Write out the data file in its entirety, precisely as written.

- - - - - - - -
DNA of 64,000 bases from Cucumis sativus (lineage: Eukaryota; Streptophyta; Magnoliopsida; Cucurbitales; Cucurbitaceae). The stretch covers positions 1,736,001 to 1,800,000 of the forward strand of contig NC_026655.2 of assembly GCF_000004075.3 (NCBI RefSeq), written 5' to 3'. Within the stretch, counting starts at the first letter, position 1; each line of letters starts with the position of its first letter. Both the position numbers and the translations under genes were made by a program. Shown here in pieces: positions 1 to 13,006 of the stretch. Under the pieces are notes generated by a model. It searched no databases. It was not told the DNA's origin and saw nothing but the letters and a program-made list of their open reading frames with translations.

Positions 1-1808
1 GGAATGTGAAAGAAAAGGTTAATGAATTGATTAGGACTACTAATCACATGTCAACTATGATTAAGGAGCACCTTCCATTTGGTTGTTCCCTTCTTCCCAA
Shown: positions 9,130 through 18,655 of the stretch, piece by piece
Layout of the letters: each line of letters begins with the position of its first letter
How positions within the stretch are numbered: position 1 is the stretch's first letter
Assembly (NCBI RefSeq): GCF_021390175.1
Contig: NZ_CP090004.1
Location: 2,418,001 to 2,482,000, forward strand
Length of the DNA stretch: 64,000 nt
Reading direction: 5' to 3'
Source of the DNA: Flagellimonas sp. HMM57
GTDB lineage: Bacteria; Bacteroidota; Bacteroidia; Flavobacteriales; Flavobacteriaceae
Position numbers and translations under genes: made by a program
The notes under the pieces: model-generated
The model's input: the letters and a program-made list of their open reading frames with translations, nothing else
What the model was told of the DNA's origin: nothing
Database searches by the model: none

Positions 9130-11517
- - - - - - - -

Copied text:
DNA of 64,000 bases from Cucumis sativus (lineage: Eukaryota; Streptophyta; Magnoliopsida; Cucurbitales; Cucurbitaceae). The stretch covers positions 1,736,001 to 1,800,000 of the forward strand of contig NC_026655.2 of assembly GCF_000004075.3 (NCBI RefSeq), written 5' to 3'. Within the stretch, counting starts at the first letter, position 1; each line of letters starts with the position of its first letter. Both the position numbers and the translations under genes were made by a program. Shown here in pieces: positions 1 to 13,006 of the stretch. Under the pieces are notes generated by a model. It searched no databases. It was not told the DNA's origin and saw nothing but the letters and a program-made list of their open reading frames with translations.

Positions 1-1808
1 GGAATGTGAAAGAAAAGGTTAATGAATTGATTAGGACTACTAATCACATGTCAACTATGATTAAGGAGCACCTTCCATTTGGTTGTTCCCTTCTTCCCAA
Shown: positions 9,130 through 18,655 of the stretch, piece by piece
Layout of the letters: each line of letters begins with the position of its first letter
How positions within the stretch are numbered: position 1 is the stretch's first letter
Assembly (NCBI RefSeq): GCF_021390175.1
Contig: NZ_CP090004.1
Location: 2,418,001 to 2,482,000, forward strand
Length of the DNA stretch: 64,000 nt
Reading direction: 5' to 3'
Source of the DNA: Flagellimonas sp. HMM57
GTDB lineage: Bacteria; Bacteroidota; Bacteroidia; Flavobacteriales; Flavobacteriaceae
Position numbers and translations under genes: made by a program
The notes under the pieces: model-generated
The model's input: the letters and a program-made list of their open reading frames with translations, nothing else
What the model was told of the DNA's origin: nothing
Database searches by the model: none

Positions 9130-11517